Thanks!
    As to why the landlord doesn't need a co-signor for the other lady, most likely for some reason he considers the first lady a higher risk, but who knows?

    The risk that the co-signor is taking on is all the risk, the same risk as anyone on the lease. Actually the risk is greater because of lack of control, and also the landlord will most likely go after the co-signor first.

    Think about it: if the other lady takes off, do you think the remaining young lady would just be allowed to live in the whole apartment while only paying half of the landlord's rent?

  9. #9
    toxigal is offline Senior Member
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    Quote Originally Posted by Peter Devereaux View Post
    Interesting situation. Two young ladies want to lease a two bedroom apartment. The landlord wants one of the young ladies to have a co-signor on the lease, but not the other young lady. The young lady from whom the landlord wants a co-signor just graduated from college and just got an entry-level office job-has no rental history, but does have a credit history. The other young lady graduated a few years ago and has been in her current job for several months-she has a rental history and a credit history. The incomes of both ladies easily pays for the lease, though the income of eithger one would be hard to cpver the lease.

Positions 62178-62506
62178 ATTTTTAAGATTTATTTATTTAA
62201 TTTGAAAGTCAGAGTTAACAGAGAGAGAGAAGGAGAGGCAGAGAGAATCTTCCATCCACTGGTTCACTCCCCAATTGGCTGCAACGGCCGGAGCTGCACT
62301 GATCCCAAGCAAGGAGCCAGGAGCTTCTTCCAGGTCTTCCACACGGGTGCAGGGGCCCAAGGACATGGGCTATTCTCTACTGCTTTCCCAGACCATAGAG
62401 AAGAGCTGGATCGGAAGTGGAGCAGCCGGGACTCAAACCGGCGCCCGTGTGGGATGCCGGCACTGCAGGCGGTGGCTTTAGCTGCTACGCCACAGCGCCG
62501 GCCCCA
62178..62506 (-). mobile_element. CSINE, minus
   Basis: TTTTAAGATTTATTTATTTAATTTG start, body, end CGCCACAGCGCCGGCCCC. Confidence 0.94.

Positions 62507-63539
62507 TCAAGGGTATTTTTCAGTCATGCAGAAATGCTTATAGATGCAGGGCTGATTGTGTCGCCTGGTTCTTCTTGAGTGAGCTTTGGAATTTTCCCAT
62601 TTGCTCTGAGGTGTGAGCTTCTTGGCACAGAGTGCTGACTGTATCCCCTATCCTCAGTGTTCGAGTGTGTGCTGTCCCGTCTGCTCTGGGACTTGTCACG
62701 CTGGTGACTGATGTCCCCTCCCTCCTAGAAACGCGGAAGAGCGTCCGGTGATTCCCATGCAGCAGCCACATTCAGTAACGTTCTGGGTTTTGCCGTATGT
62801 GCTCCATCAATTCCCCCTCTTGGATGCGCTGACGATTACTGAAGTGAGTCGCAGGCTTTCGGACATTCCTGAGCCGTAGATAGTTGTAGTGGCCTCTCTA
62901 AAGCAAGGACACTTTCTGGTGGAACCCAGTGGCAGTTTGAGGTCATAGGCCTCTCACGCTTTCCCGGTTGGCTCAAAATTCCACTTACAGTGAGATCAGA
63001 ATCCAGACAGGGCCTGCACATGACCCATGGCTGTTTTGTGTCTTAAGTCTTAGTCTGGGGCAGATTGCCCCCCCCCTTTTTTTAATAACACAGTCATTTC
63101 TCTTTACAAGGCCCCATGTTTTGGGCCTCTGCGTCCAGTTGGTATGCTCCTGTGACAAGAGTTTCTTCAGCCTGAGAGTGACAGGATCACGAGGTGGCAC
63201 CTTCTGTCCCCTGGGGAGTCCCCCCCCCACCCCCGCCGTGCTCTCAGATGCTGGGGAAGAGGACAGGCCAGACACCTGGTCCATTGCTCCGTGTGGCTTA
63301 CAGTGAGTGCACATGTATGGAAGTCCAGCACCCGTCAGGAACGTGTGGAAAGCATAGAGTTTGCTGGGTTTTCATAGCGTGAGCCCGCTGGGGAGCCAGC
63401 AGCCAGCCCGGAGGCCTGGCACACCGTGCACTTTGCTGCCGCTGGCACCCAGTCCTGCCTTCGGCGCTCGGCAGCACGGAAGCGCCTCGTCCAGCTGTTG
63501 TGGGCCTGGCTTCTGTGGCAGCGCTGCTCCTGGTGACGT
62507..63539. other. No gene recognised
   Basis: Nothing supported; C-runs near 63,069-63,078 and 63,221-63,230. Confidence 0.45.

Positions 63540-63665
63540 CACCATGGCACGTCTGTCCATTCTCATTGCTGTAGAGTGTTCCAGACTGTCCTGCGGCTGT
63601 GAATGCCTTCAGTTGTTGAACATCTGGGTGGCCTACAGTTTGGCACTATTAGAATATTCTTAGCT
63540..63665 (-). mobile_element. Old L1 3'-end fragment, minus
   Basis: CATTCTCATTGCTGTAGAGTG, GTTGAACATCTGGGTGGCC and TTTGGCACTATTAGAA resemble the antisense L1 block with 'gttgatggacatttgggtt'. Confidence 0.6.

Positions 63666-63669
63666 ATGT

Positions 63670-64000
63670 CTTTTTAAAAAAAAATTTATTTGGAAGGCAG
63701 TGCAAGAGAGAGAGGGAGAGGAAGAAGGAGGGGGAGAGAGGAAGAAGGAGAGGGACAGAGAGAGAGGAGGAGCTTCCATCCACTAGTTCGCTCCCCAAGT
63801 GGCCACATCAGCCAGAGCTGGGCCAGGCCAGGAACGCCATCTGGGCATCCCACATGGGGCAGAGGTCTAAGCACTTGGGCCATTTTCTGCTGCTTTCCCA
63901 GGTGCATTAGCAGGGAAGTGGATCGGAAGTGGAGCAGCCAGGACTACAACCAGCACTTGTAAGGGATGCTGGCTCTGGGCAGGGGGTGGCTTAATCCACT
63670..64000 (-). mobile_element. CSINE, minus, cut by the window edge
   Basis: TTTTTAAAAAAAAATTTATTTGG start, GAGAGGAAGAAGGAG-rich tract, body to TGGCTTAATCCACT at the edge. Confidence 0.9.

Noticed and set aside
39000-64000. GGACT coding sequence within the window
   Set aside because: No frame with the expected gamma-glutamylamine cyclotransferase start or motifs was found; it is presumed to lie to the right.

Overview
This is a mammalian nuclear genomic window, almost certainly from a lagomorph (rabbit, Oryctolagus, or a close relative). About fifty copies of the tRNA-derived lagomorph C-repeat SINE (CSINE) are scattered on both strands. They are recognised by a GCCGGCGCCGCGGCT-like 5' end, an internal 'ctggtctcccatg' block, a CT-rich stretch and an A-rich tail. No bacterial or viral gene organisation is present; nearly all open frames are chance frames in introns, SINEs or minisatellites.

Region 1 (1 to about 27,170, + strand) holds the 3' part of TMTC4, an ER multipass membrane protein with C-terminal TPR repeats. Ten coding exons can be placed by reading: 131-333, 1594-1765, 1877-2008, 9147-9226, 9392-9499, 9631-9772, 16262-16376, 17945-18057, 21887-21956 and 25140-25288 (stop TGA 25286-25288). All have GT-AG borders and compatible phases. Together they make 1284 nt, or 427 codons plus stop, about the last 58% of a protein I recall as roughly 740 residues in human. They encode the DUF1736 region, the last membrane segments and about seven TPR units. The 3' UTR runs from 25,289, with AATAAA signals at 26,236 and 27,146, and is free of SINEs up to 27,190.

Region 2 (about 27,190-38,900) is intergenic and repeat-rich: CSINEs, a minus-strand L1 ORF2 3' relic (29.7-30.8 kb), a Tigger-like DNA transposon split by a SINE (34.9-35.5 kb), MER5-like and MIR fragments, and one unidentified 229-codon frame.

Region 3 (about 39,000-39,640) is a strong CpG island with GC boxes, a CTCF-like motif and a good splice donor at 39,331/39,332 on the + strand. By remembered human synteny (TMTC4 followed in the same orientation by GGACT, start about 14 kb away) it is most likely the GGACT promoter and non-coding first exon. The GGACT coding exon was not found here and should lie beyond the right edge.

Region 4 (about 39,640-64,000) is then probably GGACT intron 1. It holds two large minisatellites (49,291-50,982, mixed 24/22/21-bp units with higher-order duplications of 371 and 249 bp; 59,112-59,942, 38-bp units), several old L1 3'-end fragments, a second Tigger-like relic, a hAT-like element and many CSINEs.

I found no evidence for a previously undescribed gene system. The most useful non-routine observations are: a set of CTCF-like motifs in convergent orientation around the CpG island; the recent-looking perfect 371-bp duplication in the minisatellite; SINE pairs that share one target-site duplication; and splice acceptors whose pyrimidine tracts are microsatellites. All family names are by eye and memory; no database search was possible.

Whaddya think? Why doesn't the landlord want co-signors for both young ladies? What risk is the co-signor taking if the non-cosigned young lady leaves or stops paying rent?

    Thanks!
    is it one lease or two? will each renter have their own lease? if not, then i would assume the co-signer would techincally be co-signing for both ladies, not just one.

  10. #10
    Peter Devereaux is offline Recidivist Moperer
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    Thank you for all of your replies. I did not like the sound of it, for the same reasons, and now I have folks to back me up.

  11. #11
    bobmartins69 is offline Junior Member
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    This an usual situation. But if the girl who is working on entry-level office job could look for a leasing guarantee firm to be a guarantor between herself & the landlord. This would work fine.

  12. #12
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    If you co-sign a contract, you become responsible for ALL the contingencies and requirements in the contract if the other person decides to skiddadle out of the transaction.